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Posts Tagged ‘mushroom’

Dinner plate with salmon, corn and mushroom risotto

Mushrooms are probably my favorite food. Salmon makes the Top 10. Fresh corn is pretty high up on the list too. All that to say…. this was a good day.

I’ll post about how to make the Apricot Salmon With a Kick later in the week, but I want to talk about the mushroom risotto today. I had always wanted to make risotto, but I never got around to it until I saw this recipe from Rachael Ray. She calls it “Wild Mushroom Risotto,” but I don’t even know what porcini mushrooms are, so I just used plain ol’cheapo ‘shrooms. It turned out delicious, so I guess I have no idea what I’m missing with the porcini mushrooms.

Ingredients

I changed around a few minor things from her recipe. Here’s my version.

  • 1 8-oz. carton mushrooms, chopped into chunks
  • 1 quart beef broth
  • 1 quart water
  • 2 Tbs olive oil
  • 1 Tbs butter
  • 1/4 cup onion, chopped small
  • 2 cups Arborio rice (or any short-grain rice, if you can’t find Arborio)
  • 1/2 cooking sherry
  • 1 tsp dried thyme
  • 1/2-3/4 cup parmesan cheese
  • Salt & pepper to taste
I actually had most of this on hand already. I only had to buy the mushrooms – and they were on sale!

Directions

You can’t toss it on the stove and walk away for 20 minutes, but I learned that risotto is a lot more low-maintenance than I was originally led to believe.

  1. Place mushrooms, broth and water in medium saucepan. Bring to a boil, then reduce heat to low and simmer.
  2. Melt the butter and olive oil in a large skillet over medium or medium-high heat. Add the onions and sauté for about 2 minutes. Add the rice and sauté for a couple of minutes more, stirring frequently.
  3. Add the sherry and let the liquid evaporate. Add several ladles of the beef broth and reduce heat to medium, medium-low. Simmer and stir frequently until the liquid is mostly absorbed.
  4. Remove the mushrooms from the broth and add them to the rice. Add several more ladles of broth to the rice, and continue stirring until the liquid is mostly absorbed. Continue this pattern of adding broth and letting it absorb, until the rice is cooked to al dente (almost completely soft).
  5. Stir in thyme and parmesan cheese. Season with salt and pepper to taste (I would go lighter on the salt since the broth is already salted). The actual cooking process (not counting prep) should take 20-30 minutes, but like I mentioned, you don’t have to totally babysit the thing. You can have other things going at the same time. When you’re finished, the risotto should be a creamy consistency from all the starches releasing. Note: You might not use all the broth, so don’t worry if it seems done and you have some broth left over.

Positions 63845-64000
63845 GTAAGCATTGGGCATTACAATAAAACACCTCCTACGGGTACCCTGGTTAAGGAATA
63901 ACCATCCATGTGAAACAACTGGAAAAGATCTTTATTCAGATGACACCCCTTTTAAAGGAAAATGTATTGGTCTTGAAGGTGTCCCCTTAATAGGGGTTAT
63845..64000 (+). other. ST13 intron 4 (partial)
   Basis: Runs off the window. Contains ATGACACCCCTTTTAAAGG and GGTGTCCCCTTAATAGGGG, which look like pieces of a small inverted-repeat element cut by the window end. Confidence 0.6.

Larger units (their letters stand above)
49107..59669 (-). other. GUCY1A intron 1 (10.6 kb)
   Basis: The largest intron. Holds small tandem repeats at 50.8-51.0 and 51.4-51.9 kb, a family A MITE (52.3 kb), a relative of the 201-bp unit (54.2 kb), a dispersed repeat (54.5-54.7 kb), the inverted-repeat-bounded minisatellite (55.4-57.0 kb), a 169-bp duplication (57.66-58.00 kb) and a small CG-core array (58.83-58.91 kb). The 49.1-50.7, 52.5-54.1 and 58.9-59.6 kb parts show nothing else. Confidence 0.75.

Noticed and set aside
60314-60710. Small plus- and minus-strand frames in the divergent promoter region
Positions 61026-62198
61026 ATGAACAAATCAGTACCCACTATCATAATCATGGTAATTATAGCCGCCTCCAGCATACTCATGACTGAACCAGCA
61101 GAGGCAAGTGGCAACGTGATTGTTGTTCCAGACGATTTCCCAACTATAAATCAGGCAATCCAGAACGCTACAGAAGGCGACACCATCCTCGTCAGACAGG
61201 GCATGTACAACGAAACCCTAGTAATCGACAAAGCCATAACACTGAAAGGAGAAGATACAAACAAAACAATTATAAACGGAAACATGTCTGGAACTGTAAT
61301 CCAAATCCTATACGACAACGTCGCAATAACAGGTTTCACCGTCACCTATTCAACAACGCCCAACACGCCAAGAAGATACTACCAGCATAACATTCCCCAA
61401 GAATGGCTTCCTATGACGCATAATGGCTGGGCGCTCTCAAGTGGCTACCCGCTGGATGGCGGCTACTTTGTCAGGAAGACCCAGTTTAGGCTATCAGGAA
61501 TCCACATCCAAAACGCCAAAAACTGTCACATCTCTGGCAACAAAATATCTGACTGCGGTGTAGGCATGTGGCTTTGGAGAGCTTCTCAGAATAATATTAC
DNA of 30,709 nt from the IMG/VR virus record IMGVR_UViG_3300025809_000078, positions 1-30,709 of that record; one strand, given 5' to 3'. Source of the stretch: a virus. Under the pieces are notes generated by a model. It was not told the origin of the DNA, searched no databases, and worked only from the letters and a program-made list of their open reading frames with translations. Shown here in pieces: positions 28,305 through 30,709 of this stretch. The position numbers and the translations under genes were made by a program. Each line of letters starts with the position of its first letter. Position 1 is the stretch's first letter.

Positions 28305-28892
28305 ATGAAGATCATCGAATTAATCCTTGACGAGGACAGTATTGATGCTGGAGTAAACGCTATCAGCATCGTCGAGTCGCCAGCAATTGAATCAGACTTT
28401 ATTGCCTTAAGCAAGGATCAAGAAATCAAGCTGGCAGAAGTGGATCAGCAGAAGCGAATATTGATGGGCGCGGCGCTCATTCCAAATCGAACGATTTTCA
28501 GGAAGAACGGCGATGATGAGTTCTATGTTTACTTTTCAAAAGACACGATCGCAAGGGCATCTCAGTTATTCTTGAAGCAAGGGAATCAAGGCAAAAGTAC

We had the leftovers with lunch the next day, and it kept really well in the refrigerator. I’m not a huge fan of being able to taste a lot of thyme in my food, but this dish was SO GOOD. I’m pretty sure I had to stop Stephen from getting thirds (“Don’t you want some tomorrow with lunch?”).

Apricot Salmon With a Kick to come in a later post.

Sautéing the rice as the sherry evaporates:

Sauteing the arborio rice for risotto

Broth with mushrooms:

Beef broth with mushrooms

With the first round of broth:

Cooking risotto with beef broth

After adding the mushrooms and the second round of broth:

Making mushroom risotto

I lost count with the broth…

The risotto is getting close to being done

After mixing in the thyme and parmesan:

Mushroom risotto with thyme and parmesan cheese

All done!

Finished mushroom risotto

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Slow cooker recipe for mushroom goulash in the crock pot

Yes, you read that correctly. Mushroom goulash. If you hate mushrooms, don’t even bother reading any further (unless you are my sister… then you are MORALLY OBLIGATED to continue).

I found this recipe in a book of wonder and joy called “Slow Cooker Favorites Made Healthy.” It called for portobello, but I used whatever those regular mushrooms are. “Button” mushrooms, maybe? It fed the two of us for 2-3 meals, if I remember correctly.

Ingredients

I used smoky paprika, but next time I’ll probably use regular paprika. I am addicted to smoky paprika, but I think it was a little too smoky for this dish.

  • 16 ounces fresh mushrooms, sliced
  • 1 Tbs dry minced onion
  • 3 cloves garlic, minced
  • 1 14-oz can vegetable broth (I have the sneaking suspicion that I probably used low-sodium chicken broth, but it tasted fine)
  • 1 14 1/2-oz can of no-salt-added diced tomatoes (do not drain!)
  • 1 6-oz can of no-salt-added tomato paste
  • 2 Tbs paprika
  • 1 tsp. dried crushed oregano
  • 1 tsp. caraway seeds
  • 1/4 tsp. salt
  • 1/4 tsp. ground pepper
  • 1/2 cup sour cream (I used light)
  • 8 ounces dried egg noodles (cook and drain these when you’re ready to eat)

Directions

I actually put this in the crock pot one night, and packed it up the next morning to take to work for lunch. I wouldn’t recommend doing that, though, because it required too many separate dishes…

  1. Combine the mushrooms, onion and garlic in the crock pot. Stir in the broth, undrained tomatoes, tomato paste, paprika, oregano, caraway seeds, salt and pepper (basically everything except the sour cream and noodles).
  2. Cover and cook on the “low” setting for 8-9 hours (or on “high” for 4-4 1/2 hours, according to the recipe).
  3. Stir the sour cream into the mushroom mixture before serving over noodles.

I didn’t stop to take pictures of the finished product that morning before work. BUT, the above photo shows you how beautiful it is before stirring and cooking.

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